"What I am saying is that the IMF has been Kenya's partner - through thick and thin."
While in Kenya, Lagarde met with Kenyan President Uhuru Kenyatta, treasury officials, women leaders and representatives from the business community.
Kenyan officials are seeking an emergency loan from the Washington-based lenders to use it as a fall back to looming economic shocks. They say the loan, which the IMF is to disburse as a lender of last resort, will be priced on commercial terms - signalling its possible impact on Kenya's external debt burden.
But the IMF boss advised Kenyan officials to promote fiscal discipline and encourage foreign investment in order to maintain the country's high economic growth rate, and contribute to sub-Saharan development.
"But let me be clear on this point: Kenya's achievements are Kenya's. Your country has had full ownership of the reform agenda. You have implemented it. You have garnered domestic support for it. And that is why it was a success.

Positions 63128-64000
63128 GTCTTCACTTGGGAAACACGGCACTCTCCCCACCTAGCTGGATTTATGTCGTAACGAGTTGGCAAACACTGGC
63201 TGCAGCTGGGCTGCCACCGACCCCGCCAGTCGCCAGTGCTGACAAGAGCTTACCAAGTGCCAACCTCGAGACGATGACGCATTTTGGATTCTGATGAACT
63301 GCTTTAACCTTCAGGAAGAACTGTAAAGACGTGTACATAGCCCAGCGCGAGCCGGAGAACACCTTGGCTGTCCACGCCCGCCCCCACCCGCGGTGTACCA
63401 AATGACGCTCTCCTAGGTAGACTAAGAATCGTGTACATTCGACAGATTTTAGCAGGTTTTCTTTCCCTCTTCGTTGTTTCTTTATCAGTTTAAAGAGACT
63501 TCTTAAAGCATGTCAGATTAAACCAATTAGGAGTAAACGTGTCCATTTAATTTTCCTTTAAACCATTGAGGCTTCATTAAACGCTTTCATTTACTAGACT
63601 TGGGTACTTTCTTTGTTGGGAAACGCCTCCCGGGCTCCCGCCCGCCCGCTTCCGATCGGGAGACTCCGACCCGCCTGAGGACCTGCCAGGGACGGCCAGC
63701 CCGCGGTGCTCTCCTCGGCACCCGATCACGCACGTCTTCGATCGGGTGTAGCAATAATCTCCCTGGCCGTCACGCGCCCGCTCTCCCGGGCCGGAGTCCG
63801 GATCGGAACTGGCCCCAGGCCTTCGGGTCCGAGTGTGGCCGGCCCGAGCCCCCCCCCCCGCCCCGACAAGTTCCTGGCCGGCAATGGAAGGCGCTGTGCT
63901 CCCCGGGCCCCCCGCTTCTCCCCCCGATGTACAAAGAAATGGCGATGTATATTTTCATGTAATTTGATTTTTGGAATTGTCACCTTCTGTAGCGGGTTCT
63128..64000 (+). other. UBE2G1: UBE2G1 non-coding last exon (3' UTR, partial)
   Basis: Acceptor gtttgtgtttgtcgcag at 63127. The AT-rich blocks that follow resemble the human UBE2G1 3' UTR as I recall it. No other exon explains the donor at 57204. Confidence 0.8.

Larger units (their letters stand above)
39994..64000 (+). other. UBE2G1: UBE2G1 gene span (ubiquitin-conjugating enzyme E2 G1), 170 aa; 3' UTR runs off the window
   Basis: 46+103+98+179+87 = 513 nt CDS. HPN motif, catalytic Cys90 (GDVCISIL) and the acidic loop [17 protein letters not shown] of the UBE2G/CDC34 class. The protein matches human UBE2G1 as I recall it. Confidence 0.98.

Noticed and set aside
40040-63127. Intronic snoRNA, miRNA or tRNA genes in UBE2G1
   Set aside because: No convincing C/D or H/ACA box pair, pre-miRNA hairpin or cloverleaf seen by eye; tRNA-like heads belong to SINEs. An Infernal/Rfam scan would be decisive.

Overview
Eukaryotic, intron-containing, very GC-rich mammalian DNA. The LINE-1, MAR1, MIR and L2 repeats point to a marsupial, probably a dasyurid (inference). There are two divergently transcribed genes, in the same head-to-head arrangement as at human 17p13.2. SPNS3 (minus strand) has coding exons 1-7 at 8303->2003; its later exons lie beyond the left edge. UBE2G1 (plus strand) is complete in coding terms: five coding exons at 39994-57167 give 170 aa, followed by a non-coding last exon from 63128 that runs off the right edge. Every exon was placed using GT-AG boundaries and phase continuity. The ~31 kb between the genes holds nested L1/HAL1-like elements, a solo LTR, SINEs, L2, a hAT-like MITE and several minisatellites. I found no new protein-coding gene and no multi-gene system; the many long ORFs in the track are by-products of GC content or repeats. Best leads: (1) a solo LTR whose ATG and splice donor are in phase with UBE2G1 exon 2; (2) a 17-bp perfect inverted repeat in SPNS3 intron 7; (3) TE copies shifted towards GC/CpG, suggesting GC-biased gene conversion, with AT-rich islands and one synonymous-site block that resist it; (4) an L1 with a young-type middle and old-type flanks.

"Now is a good time to commend Kenya on its performance. But this is not the time for complacency.
"Yes, Kenya's future holds great promise. Looking ahead, achievements need to be deepened and broadened, so the economy can be made even more resilient, and the benefits of growth can be even more widely shared among all the Kenyan people."
The decision by Kenya's treasury officials to turn to the precautionary lending arrangement is one of the measures the Kenyatta government is taking to prevent a recurrence of the shocks that hit the economy in 2011 after the Central Bank of Kenya failed to adequately respond to the combination of internal and external shocks.